Mulching provides a number of benefits to your garden beds. Firstly it moderates soil temperature, keeping it cooler in summer by shading it, protecting it from the harsh glare of the sun. It also keeps soil warmer in winter, acting like a blanket on those chilly cloudless nights. It reduces soil evaporation by between 30 to 50% which greatly reduces watering requirements. This is because mulch on top of soil reduces it's exposure to the doubly drying combination of wind and sun.
Another benefit of mulching your garden beds is a greatly reduced incidence of weeds in them. As long as the mulch is applied in sufficent quantity, it blocks light from reaching the weeds which they need to grow. In addition to this, any new weed seeds entering the bed, (e.g. dispersed by the wind blowing through your neighbour's weed infested garden) land on what is essentially bark or woodchip, not soil and so they can't germinate. If the actions of rain or reticulation eventually wash those seeds through the bark/woodchip layer to the soil beneath and germination does occur, those tiny weeds should expire before they reach light, which they need for further growth.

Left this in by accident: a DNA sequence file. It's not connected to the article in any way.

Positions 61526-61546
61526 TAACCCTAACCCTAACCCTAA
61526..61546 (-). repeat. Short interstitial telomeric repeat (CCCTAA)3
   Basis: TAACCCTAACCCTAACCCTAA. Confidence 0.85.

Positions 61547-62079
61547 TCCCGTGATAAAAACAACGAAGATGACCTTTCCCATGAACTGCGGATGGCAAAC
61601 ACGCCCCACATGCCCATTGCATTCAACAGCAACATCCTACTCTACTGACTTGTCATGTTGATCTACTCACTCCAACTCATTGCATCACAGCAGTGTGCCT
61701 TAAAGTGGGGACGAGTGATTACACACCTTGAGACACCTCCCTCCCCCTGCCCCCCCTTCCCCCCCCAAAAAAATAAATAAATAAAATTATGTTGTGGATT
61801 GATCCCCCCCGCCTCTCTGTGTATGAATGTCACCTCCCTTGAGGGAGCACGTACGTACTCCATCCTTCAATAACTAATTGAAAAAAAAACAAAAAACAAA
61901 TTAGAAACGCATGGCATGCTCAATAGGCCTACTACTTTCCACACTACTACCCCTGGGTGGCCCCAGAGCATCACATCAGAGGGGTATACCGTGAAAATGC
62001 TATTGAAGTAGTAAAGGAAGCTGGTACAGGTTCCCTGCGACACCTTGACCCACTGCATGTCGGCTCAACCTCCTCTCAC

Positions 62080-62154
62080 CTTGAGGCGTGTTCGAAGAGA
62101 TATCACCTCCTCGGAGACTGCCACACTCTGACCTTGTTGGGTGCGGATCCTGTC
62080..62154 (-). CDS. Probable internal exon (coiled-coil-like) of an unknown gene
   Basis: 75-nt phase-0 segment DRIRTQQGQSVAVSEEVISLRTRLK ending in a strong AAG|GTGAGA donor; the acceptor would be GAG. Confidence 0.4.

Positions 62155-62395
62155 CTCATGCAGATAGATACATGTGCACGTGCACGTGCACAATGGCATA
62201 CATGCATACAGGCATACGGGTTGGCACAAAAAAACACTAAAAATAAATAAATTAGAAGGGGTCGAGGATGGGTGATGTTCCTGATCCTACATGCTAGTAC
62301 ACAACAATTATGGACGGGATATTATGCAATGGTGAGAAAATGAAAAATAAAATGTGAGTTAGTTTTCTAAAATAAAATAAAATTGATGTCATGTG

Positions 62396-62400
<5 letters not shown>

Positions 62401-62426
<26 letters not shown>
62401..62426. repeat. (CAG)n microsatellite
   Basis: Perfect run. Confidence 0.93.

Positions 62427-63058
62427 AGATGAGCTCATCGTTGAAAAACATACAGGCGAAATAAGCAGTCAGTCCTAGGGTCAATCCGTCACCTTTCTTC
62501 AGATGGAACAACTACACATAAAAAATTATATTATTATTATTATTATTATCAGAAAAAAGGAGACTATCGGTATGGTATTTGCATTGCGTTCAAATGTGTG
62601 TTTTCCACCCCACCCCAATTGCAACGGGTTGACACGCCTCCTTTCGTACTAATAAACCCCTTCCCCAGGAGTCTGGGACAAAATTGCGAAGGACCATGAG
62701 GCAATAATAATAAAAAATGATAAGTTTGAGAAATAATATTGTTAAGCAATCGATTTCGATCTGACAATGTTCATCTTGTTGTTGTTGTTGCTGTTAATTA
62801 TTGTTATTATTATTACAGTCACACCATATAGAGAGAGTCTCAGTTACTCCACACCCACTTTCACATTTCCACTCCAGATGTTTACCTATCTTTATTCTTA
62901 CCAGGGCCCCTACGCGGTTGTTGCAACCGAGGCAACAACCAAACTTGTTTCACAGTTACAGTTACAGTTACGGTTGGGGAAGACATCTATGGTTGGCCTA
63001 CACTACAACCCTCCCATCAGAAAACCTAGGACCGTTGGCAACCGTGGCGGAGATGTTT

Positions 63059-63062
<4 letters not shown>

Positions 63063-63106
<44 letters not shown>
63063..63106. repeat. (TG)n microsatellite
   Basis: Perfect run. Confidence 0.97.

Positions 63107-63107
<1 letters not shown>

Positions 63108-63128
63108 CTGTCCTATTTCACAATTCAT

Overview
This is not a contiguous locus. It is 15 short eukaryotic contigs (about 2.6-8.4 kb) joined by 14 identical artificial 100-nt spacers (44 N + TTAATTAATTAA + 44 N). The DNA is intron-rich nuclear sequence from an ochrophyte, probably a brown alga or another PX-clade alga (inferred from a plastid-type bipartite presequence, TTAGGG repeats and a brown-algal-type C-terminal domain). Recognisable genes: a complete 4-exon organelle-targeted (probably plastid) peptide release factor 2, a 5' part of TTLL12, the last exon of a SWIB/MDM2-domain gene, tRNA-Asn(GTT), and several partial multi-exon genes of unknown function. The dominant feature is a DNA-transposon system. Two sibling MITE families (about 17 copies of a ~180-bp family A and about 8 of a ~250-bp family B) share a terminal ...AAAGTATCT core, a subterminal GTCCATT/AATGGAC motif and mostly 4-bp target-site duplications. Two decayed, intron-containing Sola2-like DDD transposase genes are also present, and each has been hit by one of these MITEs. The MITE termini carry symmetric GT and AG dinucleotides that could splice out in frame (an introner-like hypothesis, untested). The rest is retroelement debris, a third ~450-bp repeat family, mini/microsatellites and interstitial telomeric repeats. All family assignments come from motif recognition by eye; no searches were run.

Yet another benefit is that mulch, as it is slowly broken down by soil bacteria, fungi and other organisms, releases nutrients into the soil making them available to your plants. Depending on the types of plants and mulches involved, a properly composted and mulched garden bed will rarely if ever need any artificial fertiliser inputs, which again goes toward recouping the initial cost of purchasing the mulch.
The next post will deal with choosing the best type of mulch for your garden.